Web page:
There are actually two versions of the new stylus available for the reMarkable 2, the $50 Marker and the $100 Marker Plus, but you’ll want to spring for the pricier Plus version which introduces a dedicated eraser on the end for the first time. That feature alone makes the reMarkable 2 worth the upgrade because instead of having to change the tool you’re using in the software to correct a mistake, you can just quickly flip the stylus over and erase anything on screen the same way you would with a regular pencil. It’s a convenience I feel is worth an extra $50 that adds quite a bit to the usability of the reMarkable 2.

With a screen packed with 226 PPI worth of pixels the reMarkable 2 lags behind the screen quality of the more expensive Kindles and Kobos, but the display still looks great and its size offers a reading experience that’s perceptually similar.

With a screen packed with 226 PPI worth of pixels the reMarkable 2 lags behind the screen quality of the more expensive Kindles and Kobos, but the display still looks great and its size offers a reading experience that’s perceptually similar.
Photo: Andrew Liszewski/Gizmodo

I’ve tried several E Ink based writing tablets since the original reMarkable was released, including Sony’s digital paper, but each experience just reinforced how much effort the reMarkable team has put into reducing the lag between the stylus’ movements and the strokes appearing on the device’s E Ink screen. No other electronic paper device has been able to match the reMarkable’s simulated pen on paper experience, but the reMarkable 2 performs even better. While the tablet uses the same 10.3-inch, 1872 x 1404 pixel screen as the original, the reMarkable 2 includes some key spec bumps including a full gig of RAM and a new 1.2 GHz dual-core ARM processor.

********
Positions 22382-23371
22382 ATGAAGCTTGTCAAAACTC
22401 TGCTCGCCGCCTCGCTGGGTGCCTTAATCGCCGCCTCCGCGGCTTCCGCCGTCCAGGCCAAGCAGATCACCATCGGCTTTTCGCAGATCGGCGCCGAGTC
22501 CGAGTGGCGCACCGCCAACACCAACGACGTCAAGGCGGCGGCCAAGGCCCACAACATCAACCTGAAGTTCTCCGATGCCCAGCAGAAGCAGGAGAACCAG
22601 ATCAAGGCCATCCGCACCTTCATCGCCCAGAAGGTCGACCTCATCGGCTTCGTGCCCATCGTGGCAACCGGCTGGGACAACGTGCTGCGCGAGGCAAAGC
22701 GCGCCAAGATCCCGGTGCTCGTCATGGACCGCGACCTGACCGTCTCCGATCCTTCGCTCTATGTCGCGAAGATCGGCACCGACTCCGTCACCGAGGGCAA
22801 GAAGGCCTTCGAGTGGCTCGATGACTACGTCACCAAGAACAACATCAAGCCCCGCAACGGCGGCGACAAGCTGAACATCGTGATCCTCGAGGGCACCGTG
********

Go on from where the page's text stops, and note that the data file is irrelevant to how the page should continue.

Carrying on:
The company claims the writing latency on the reMarkable 2 has been reduced to just 21-milliseconds making it almost twice as fast as the original, and it’s an improvement you can immediately feel. One of the problems I often have with using a tablet and stylus for note-taking is my handwriting (a generous description) consists of all-caps printing. Devices tend to struggle with the endless series of short strokes (they perform much better with the longer strokes of cursive writing) but the reMarkable 2 has no problem keeping up. It manages to take an already excellent experience and makes it even smoother, to the point where I think any devoted note-takers wrangling stacks of notebooks could easily make the transition and never look back.

However, one feature oft-requested by reMarkable users that once again didn’t make the cut for the reMarkable 2 is an illuminated screen. Even the cheaper Amazon Kindles and Rakuten Kobos now come with glowing screens, but, according to a company spokesperson, the design of the reMarkable, with a thin surface layer that minimizes the distance between the tip of the stylus and the actual E Ink, would have to be thicker if LED illumination was introduced. I was also told that screen lighting would increase latency ever so slightly, which would compromise the experience the reMarkable 2’s creators worked hard to perfect.

As a result, the reMarkable 2 won’t be your go-to E Ink device for everything, even though its large screen is great for reading ebooks (epub files only) and PDFs. For the price, I would absolutely love to see the reMarkable tablet replace dedicated ebook readers as well, but at least for this next generation of the product, its creators are continuing to focus their efforts on effectively killing notebooks, sticky notes, and all the scraps of paper you reach for throughout the day when you need to jot something down.